When prospective college students begin their search for the right institution of higher learning, they are engage in information gathering and make general comparisons between various schools—casting a wide net in their initial school search process. At this early stage in the game, they are not ready to select schools for their application process, meet with admissions counselors, apply for financial aid or even visit schools. Unfortunately, school admissions marketers often ignore these prospective students and the top-of-the-funnel content they would be most interested in. Instead, a great deal of school admissions marketing only focuses on providing late-stage offers to the prospective students visiting their websites. If they happen to be searching for a particular academic program or general campus information, and the information is not easily found, prospective students will quickly shift gears and cross your college off their list. School admissions marketers cannot afford to ignore the top of the funnel.

There are common faux pas in school admissions marketing. By learning about the mistakes admissions offices and college websites often make in an effort to attract prospective students, you can prevent your school from taking the same missteps. Avoiding or rectifying these mistakes will help you gain more applicants and ultimately boost your enrollment. Kyle James published a great post, 4 Detrimental Don’ts in Higher Education Marketing, on the HubSpot blog that presented great insights on school admissions marketing, which I will share and discus with you now.

1. Not Focusing on the Top of the Funnel

While admissions appointments, placement tests, financial aid applications and campus visits are all valuable marketing tools, they occur toward the bottom of the marketing funnel, when prospective students have already narrowed down their school options to just a handful. At this point, your school has likely already been selected for the application process. However, the top of the funnel is a critical marketing juncture—where college admission marketers can capture the undecided student. Prospective students at this level of the funnel just want basic information so that they can start creating a short list of schools. One of first things they research is whether or not a particular college offers their desired academic program. This information needs to be clear and prominently displayed on your website. Prospective students are highly unlikely to contact an admissions officer, if finding this information is not quick and easy.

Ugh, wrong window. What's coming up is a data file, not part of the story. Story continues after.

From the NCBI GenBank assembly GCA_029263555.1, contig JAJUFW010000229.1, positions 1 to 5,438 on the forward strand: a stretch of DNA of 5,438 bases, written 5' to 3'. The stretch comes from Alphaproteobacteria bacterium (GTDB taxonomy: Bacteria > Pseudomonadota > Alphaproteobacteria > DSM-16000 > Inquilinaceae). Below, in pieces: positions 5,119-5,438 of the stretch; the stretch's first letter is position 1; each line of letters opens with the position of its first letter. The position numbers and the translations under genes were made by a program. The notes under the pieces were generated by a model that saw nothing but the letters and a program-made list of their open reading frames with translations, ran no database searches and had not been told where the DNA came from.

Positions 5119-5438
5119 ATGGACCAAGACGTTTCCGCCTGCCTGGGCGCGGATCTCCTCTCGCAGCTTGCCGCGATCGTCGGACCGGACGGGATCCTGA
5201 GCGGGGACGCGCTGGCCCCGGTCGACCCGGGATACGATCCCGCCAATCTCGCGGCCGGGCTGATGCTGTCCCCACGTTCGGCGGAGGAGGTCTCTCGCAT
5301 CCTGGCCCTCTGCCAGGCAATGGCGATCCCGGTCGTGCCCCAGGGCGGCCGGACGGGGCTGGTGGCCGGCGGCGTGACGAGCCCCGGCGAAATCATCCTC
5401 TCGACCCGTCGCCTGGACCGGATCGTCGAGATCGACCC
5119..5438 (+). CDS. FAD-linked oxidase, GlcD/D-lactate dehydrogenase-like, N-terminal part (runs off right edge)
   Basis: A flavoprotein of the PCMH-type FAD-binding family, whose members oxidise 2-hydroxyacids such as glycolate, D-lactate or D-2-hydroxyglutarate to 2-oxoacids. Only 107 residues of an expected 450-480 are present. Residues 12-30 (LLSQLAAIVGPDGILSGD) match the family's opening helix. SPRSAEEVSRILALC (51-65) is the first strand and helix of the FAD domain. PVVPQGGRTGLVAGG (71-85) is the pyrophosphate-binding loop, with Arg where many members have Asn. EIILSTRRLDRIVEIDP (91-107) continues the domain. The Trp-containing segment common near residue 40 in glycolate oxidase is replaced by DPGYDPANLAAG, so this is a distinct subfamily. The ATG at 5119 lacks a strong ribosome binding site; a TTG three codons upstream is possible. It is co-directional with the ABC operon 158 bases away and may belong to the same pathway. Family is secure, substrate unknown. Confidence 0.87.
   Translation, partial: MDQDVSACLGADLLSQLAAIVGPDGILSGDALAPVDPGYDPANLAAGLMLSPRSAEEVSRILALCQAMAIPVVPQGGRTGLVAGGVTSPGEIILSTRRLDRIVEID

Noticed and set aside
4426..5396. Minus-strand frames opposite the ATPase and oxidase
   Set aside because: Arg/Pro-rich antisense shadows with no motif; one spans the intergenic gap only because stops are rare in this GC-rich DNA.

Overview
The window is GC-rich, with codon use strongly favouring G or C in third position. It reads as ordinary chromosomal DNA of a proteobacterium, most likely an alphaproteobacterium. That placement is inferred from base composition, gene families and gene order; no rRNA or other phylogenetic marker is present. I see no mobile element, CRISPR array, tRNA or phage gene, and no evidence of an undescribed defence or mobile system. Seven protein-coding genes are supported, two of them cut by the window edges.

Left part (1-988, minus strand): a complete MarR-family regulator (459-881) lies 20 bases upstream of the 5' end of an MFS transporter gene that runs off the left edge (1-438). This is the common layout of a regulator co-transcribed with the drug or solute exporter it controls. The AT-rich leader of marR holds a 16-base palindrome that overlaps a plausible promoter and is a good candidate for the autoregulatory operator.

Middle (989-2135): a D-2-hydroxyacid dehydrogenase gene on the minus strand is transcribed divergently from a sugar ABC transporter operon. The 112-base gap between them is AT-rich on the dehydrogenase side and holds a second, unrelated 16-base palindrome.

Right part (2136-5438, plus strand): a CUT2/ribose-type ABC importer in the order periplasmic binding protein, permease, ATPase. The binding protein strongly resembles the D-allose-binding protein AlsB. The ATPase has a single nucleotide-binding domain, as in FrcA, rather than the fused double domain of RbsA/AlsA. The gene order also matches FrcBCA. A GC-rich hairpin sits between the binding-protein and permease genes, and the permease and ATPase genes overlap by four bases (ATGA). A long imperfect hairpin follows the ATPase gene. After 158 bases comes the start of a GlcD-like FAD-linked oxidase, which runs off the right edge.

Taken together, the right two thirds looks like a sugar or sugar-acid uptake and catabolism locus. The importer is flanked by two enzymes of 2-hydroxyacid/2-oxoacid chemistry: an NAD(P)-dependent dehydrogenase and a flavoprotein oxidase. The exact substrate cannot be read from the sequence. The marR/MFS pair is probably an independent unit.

2. Making Assumptions about Application Readiness

Not everyone is ready to file an application the first time they visit your school website. Many factors contribute to a prospective student’s application readiness, including finances, family needs and work priorities. All these factors could affect the timing of applying for college. Just because some prospective students do not apply the first time they access your site does not mean that they are uninterested in your school. School admission offices must realize that these students are testing the waters and are likely to apply for admission eventually. At this juncture, school admissions marketers should begin to build a relationship of trust and credibility with undecided prospective students and act as an informational resource.

3. Ignoring Content Creation Opportunities to Stand Out

The vast majority of prospective students are just searching for the basic information about a school, including information on majors, the campus, student life, tuition costs and scholarships. They are determining their criteria for choosing which schools they will pursue further. You should provide as much of this general kind of information as you can, including programs of study, what makes each program unique and data about careers and projected salaries. If your college provides all the information a prospective student needs and offers all that they are looking for, they may not need to look elsewhere. To rise above your competitors, you need to create engaging, original content.

4. Not Engaging in Lead Nurturing

Most prospective students will provide their email address to a school they are interested in. This provides a crucial opportunity to grow a prospective student email list and engage in lead nurturing. Via this email list, you can send prospective students:

  • General Information
  • Deadline Reminders
  • Information About Student Status
  • Campus Life News

You must engage prospective students early on in their school search process to earn credibility and trust, ensuring that your late-stage offers will be well received. Providing engaging, educational content at the top of the top of the funnel will help you attract a captive audience of prospective students. Start early and build relationships of trust with prospective students—coaxing them to jump down the funnel and ultimately land at your school to begin their college experience.